State to prioritize Port Morris waterfront plan

Advocates call for water parks and boat launches.

A resident fishes near the 132nd St. Pier.
A resident fishes in the East River near the 132nd St. Pier.

Public has until Dec. 17 to submit comments

Mott Haven open space advocates are hopeful their ambitious plans to open multiple public access points along the South Bronx riverfront may soon be realized.

They learned in October that the New York State Department of Environmental Conservation has included the Mott Haven-Port Morris Waterfront Plan on its short list of projects across the state it may recommend to receive funding, to protect them from development.

Through its Open Space Conservation Plan, the agency identifies state land needing protection. It voted in October to prioritize the Port Morris plan. If the plan is approved, money would be allocated for lawmakers to put it into effect.

The agency lists the plan’s priorities as: promoting outdoor recreation; addressing climate change; ensuring clean water and air; and protecting and conserving natural resources. The Port Morris section of the report calls for “a logical solution to climate change effects …within flood zones,” adding the plan “gives the underserved community access to designated open space to counteract health consequences caused by an oversaturation of highways and truck-intensive businesses.”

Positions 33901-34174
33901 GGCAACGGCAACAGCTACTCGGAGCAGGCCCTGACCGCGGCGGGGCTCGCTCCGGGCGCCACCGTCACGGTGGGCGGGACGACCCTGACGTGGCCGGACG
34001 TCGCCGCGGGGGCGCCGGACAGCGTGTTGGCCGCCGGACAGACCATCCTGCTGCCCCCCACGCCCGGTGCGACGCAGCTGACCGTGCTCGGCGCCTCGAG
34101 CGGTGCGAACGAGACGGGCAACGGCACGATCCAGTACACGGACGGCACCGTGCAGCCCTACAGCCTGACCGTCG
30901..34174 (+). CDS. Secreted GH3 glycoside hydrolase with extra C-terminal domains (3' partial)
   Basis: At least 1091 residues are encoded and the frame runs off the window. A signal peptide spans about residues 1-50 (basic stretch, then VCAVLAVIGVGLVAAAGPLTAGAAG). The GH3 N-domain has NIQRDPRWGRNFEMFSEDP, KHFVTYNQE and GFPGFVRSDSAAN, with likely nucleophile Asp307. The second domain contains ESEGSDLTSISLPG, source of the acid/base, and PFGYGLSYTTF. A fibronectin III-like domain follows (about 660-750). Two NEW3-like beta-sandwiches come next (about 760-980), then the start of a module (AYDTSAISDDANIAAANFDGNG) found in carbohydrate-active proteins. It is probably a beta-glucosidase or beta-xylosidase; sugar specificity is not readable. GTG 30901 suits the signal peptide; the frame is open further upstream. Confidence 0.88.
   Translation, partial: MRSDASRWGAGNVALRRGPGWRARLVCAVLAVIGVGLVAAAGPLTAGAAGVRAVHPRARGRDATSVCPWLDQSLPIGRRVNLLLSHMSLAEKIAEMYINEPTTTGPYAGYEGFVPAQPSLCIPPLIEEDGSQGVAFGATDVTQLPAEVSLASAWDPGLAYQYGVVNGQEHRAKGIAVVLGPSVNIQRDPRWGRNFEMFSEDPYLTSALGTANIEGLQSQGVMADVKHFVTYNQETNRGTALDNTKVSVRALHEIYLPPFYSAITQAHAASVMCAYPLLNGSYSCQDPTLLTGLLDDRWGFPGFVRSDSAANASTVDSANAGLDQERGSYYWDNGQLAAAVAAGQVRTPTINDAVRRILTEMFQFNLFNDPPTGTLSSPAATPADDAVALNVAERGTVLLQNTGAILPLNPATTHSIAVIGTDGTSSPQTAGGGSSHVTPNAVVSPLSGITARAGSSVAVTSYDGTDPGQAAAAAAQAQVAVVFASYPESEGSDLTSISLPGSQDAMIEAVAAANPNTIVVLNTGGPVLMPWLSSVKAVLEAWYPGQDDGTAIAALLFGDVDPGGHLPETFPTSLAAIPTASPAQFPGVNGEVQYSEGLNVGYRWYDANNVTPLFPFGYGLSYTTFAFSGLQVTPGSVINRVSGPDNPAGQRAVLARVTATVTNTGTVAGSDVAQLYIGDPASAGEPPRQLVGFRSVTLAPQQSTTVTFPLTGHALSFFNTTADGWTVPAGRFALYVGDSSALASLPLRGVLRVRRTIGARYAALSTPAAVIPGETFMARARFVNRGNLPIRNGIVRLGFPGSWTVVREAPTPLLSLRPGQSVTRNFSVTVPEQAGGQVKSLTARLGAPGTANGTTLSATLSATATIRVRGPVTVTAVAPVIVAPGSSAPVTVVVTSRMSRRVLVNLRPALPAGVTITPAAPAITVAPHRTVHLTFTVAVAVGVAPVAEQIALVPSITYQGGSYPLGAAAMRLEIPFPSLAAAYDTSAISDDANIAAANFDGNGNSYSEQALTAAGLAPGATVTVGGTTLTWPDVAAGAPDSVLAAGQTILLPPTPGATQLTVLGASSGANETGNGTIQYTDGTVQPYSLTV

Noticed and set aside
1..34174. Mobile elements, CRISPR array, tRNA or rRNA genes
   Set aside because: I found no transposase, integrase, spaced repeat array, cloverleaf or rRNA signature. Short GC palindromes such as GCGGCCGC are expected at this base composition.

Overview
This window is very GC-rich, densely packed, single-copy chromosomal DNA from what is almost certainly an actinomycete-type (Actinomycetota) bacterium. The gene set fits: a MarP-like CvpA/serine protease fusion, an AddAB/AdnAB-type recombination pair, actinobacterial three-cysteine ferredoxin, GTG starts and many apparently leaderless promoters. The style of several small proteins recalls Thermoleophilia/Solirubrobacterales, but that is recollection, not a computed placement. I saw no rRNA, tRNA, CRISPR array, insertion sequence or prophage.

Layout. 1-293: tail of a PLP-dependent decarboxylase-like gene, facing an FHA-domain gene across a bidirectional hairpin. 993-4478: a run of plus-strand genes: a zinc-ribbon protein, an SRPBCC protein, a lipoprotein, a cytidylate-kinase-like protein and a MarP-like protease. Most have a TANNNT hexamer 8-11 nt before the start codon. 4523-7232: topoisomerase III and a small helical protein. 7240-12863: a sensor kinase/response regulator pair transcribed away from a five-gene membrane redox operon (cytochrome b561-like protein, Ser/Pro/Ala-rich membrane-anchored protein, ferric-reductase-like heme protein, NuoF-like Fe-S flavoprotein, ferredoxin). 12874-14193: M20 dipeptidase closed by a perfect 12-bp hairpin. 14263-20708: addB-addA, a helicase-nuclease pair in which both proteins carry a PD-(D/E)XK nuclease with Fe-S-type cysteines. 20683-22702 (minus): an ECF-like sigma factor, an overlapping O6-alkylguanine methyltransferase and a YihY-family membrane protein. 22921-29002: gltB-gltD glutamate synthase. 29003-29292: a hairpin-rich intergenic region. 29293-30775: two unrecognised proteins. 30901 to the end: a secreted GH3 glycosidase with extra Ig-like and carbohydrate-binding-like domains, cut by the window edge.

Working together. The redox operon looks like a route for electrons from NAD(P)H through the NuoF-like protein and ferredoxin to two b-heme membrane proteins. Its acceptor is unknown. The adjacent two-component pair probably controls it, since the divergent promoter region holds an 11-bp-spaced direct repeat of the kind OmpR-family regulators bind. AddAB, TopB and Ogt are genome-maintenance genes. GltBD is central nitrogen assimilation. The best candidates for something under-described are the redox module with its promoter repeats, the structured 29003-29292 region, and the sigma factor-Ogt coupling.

On Wednesday, October 22, a public hearing to discuss the plan will be held at the agency’s city office at 47-40 21st Street, Long Island City, from 2:30-4:30 and from 7:00-9:00 p.m.

The proposal for Port Morris includes:

  • Creating waterfront parks on the Bronx Kill and at the Alexander Ave. extension of Lincoln Ave. A park on the Bronx Kill would link to the Randall’s Island Connector, which is scheduled to be finished in 2015.
  • Creating boat launches and parks at the Park and Lincoln Avenue access points. The Park Avenue site is one of few spots along the riverfront not blocked by the Oak Point rail link. Locals already use the sites to fish and launch boats.
  • Restoring the East 132nd Street Pier, which was destroyed in a Con Ed explosion in the 1980s. Residents regularly crawl through holes in the fence to fish from the rocky shore.
  • Restoring easy access to the historic Port Morris gantries.
  • Creating an east-west connecting path between the Port Morris and Hunts Point waterfronts. The path would connect six interrelated projects in the South Bronx, including Mott Haven, Melrose and the Randall’s Island Connector.

Members of the public are encouraged to submit their comments and suggestions to the DEC through December 17, by sending them to [email protected] Suggested comments are available on the website of grassroots environmental group South Bronx Unite, at www.southbronxunite.com. After the public comment period is closed, the department will review all comments on the proposed plan and issue a final plan of priority projects.

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